A new study has reported that the risk of locoregional recurrence (in the breast, chest wall, or lymph nodes) is higher among very early stage breast cancer patients with mixed estrogen receptor (ER) and progesterone receptor (PR) status than it is among those with ER+/PR+ disease. Generally speaking, patients with tumors that are positive for either ER or PR are considered hormone receptor positive for purposes of making treatment decisions. However, some reports have suggested that patients with mixed hormone receptor (ER+/PR- or ER-/PR+) tumors may have worse outcomes than those with ER+/PR+ disease. Little data is available concerning how having mixed hormone receptor tumors may influence the risk of locoregional recurrence.

To conduct the study, the authors examined medical records of 635 patients with very early stage (small, lymph node negative) disease who were treated between 1997 and 2002. Tissue that had been saved from the participants were used to verify ER/PR expression. Outcomes of the 479 patients who had ER+/PR+ tumors were compared to the outcomes of the 156 patients with ER+/PR- or ER-/PR+ tumors.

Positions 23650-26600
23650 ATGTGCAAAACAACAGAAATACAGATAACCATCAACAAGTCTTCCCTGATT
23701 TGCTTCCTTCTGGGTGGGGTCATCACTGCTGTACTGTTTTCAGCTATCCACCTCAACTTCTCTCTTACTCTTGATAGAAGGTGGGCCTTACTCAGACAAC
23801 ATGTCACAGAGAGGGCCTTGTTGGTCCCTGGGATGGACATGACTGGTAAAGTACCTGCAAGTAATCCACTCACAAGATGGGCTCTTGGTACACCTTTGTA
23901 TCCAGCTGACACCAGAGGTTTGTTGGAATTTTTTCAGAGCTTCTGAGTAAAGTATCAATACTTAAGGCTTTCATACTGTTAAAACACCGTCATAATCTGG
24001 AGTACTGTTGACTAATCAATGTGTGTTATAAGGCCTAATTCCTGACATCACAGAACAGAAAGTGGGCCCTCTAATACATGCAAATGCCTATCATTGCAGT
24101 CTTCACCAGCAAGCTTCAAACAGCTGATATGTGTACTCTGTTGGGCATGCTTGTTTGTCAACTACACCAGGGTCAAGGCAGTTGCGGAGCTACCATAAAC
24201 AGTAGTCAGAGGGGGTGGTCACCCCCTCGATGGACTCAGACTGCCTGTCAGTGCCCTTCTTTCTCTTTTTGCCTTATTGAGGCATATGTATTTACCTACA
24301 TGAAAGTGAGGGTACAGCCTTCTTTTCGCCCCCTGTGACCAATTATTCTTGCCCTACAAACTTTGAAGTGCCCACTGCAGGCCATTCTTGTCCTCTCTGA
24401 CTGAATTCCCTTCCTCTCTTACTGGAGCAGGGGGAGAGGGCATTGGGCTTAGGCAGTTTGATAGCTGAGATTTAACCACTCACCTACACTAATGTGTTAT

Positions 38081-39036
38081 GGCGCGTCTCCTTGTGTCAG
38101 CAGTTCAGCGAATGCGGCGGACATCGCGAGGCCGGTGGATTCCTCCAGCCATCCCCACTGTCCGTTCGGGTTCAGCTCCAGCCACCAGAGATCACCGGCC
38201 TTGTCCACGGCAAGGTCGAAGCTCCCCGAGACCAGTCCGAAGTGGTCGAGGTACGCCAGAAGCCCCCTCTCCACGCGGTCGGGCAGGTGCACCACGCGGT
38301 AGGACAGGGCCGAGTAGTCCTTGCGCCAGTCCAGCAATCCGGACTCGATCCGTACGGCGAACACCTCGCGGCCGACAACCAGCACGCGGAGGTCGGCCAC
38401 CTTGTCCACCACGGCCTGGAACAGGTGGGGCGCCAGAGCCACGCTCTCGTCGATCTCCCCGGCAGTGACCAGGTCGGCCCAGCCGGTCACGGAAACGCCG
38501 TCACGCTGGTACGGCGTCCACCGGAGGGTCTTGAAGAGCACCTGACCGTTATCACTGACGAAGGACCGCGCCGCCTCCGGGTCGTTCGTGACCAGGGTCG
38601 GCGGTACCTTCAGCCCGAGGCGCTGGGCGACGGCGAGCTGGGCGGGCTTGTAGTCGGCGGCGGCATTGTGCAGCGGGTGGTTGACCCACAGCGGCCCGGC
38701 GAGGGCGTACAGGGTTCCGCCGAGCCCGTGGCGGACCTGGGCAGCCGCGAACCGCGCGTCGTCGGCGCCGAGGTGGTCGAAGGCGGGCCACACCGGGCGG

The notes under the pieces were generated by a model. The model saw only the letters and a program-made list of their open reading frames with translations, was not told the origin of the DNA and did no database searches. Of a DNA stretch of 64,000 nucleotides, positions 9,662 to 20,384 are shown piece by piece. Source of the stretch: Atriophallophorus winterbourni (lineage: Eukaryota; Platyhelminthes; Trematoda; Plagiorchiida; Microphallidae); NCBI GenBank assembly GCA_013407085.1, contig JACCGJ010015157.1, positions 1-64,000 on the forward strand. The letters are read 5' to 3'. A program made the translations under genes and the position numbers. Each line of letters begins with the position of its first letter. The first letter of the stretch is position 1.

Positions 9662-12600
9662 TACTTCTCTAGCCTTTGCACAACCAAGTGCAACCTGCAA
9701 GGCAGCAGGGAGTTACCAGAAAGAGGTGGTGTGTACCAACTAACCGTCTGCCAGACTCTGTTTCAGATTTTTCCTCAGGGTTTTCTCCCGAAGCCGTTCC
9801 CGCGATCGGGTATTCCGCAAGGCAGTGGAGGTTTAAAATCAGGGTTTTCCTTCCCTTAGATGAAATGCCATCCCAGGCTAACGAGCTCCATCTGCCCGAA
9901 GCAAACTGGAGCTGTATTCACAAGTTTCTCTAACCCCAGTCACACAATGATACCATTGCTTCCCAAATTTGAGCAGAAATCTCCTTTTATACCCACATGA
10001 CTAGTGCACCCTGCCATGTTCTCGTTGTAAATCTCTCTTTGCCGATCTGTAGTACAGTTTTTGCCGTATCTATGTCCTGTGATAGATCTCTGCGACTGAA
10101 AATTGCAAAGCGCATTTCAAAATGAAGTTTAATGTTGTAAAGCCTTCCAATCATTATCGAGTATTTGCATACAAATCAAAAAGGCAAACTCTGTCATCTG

Locoregional recurrence rates were found to be substantially higher in patients with mixed hormone receptors compared to those with ER+/PR+ disease (8.8% compared to 2.5% over the first seven years after diagnosis). However, having only one positive receptor was not associated with higher locoregional recurrence in patients who received hormonal therapy such as an aromatase inhibitor. No differences were found between the two groups in the rates of distant metastasis or overall survival, perhaps reflecting the favorable overall prognosis of this very early disease stage. The authors conclude that patients with small, node-negative breast cancer with only one positive hormone receptor have increased rates of locoregional recurrence compared with patients with ER+/PR+ disease, although this difference may be reduced or eliminated with systemic treatment.

Please see our articles ER+/PR- and ER-/PR+ disease for more information mixed hormone receptor disease.